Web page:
Here are the top five things you need to know in financial markets on Thursday, April 6:
1. Trump-Xi summit ahead
The main focus of the market on Thursday is the highly-anticipated meeting between U.S. President Donald Trump and Chinese President Xi Jinping later in the day at Trump's Mar-a-Lago retreat in Florida.
The two-day summit between the world's two most powerful leaders is expected to cover differences over trade, currencies and North Korea.
Trump has repeatedly criticized China's economic policies and pledged to label China a currency manipulator on the first day of his administration, but so far he has not.
2. Hawkish Fed minutes
Investors continued to digest minutes from the Federal Reserve's March policy meeting released on Wednesday, which was viewed as relatively hawkish.
The minutes showed most policymakers thought the central bank should start unwinding its massive balance sheet later this year, much sooner than many had expected.
The Fed currently holds $4.5 trillion in bonds and actions to trim the balance sheet could have a major impact on markets given its magnitude. Fed Chair Janet Yellen indicated that such a move would be akin to a rate hike.
The Fed's next policy meeting is scheduled for May 2-3 while investors currently expect another rate hike in June, according to Investing.com’s Fed Rate Monitor Tool.
3. Draghi reaffirms dovish tone
European Central Bank President Mario Draghi said on Thursday that he sees no need to deviate from the ECB's current policy path, which includes bond buying at least until the end of the year and record-low rates until well after that to stimulate inflation
Draghi reiterated that the current monetary policy stance was still appropriate and the bank needed to see more signs that inflation was approaching its target before making any policy changes.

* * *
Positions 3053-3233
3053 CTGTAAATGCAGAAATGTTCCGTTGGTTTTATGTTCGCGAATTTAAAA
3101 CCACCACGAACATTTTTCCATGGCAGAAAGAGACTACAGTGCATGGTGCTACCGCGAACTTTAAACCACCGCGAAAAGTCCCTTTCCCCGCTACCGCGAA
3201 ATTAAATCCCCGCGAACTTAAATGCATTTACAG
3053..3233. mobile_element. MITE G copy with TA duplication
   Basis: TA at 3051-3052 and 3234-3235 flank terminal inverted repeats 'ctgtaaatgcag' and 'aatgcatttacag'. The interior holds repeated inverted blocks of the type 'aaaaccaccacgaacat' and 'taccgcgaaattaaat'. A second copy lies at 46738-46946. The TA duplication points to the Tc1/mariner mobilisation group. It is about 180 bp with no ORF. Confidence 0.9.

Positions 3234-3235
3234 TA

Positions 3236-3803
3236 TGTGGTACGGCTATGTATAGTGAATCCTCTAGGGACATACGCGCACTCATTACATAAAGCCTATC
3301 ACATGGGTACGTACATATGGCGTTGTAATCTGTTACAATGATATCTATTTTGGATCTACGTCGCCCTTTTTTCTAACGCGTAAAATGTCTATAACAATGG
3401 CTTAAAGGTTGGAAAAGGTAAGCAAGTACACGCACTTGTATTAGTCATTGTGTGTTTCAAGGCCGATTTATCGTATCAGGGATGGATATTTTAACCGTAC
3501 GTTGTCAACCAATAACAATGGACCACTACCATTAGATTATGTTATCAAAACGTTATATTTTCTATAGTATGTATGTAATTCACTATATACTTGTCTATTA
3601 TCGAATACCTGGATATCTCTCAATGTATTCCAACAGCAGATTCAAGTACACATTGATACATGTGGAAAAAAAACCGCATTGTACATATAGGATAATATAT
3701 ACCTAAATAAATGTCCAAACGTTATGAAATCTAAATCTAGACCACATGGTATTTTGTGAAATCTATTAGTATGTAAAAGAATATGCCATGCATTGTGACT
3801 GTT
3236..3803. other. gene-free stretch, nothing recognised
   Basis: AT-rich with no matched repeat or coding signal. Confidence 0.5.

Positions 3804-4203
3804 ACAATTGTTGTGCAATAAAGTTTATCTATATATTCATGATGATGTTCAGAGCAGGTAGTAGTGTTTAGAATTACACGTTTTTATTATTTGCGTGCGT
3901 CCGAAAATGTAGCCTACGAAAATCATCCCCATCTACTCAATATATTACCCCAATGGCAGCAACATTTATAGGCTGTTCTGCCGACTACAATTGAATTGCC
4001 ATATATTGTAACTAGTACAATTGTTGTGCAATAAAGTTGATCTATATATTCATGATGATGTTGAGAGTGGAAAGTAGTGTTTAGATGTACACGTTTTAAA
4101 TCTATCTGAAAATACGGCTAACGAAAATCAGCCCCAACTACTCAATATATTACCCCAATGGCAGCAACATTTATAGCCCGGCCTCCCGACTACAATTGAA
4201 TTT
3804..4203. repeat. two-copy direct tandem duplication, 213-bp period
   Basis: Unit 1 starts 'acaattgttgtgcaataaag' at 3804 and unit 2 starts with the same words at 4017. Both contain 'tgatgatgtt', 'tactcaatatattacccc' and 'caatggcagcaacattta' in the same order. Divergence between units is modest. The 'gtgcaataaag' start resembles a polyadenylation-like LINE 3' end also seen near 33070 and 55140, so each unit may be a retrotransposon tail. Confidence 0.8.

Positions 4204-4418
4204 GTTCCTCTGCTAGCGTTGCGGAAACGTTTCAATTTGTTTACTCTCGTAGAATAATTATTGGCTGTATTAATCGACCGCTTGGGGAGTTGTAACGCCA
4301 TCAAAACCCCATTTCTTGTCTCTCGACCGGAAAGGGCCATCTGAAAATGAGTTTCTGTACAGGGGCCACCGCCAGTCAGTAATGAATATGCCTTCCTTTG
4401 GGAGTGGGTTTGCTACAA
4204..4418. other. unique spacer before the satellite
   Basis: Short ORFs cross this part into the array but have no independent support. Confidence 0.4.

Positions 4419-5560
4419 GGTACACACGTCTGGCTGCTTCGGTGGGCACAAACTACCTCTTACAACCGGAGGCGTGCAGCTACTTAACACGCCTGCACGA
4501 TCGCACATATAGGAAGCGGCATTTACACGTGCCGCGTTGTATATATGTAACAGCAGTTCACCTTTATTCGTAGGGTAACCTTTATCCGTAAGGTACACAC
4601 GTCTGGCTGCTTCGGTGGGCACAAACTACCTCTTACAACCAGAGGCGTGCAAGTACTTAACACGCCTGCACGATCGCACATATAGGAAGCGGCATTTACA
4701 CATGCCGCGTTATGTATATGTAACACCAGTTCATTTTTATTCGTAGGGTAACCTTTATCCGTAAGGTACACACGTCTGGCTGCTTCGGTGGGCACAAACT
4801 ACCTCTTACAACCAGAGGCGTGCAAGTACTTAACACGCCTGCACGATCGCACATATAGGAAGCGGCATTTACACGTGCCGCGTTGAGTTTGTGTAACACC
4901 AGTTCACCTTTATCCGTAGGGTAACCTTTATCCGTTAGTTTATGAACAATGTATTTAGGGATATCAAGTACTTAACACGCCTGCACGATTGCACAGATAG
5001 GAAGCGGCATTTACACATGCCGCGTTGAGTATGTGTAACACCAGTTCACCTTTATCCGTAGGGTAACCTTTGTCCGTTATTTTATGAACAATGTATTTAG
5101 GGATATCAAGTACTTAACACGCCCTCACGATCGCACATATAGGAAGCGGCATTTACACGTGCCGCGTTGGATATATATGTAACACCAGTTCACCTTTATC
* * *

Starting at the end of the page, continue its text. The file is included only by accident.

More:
The euro sank to a three-week low of 1.0629 against dollar in wake of Draghi's remarks. It was last at 1.0660 (EUR/USD).
4. Chance of U.S. fiscal stimulus fade further
Investor concerns about the Trump administration's ability to deliver promised tax cuts were intensified by negative comments from lawmakers in Washington.
U.S. House of Representatives Speaker Paul Ryan said Wednesday there was no consensus on tax reform and it would take longer to accomplish than healthcare.
The possibility of tax reform has been one of the main drivers in the stock market's massive post-election rally, along with deregulation and infrastructure spending.
Meanwhile, deep divisions cut short Republican hopes for a quick revival of Obamacare replacement legislation on Wednesday, as Congress prepared to leave town for a two-week recess without a deal to end party infighting.
5. Global markets spooked
U.S. stock market futures pointed to a muted open on Thursday morning, as investors stayed cautious ahead of an upcoming meeting between U.S. President Donald Trump and Chinese President Xi Jinping.
Wall Street shares reversed a rally and slipped on Wednesday, with the Dow posting its largest intraday downside reversal in 14 months, after the Fed minutes showed the central bank was concerned the stock market may be overvalued.
The U.S. dollar index was little changed at around 100.50 in New York morning trade, while the 10-year U.S. Treasury yield was at around at 2.35%.
In Europe, stocks were mostly lower, with Germany's DAX down around 0.5%, while London's FTSE 100 slumped 0.6%.
Earlier, in Asia, markets ended mixed, with the Shanghai Composite in China closing up about 0.3%, while Japan's Nikkei sank 1.5%.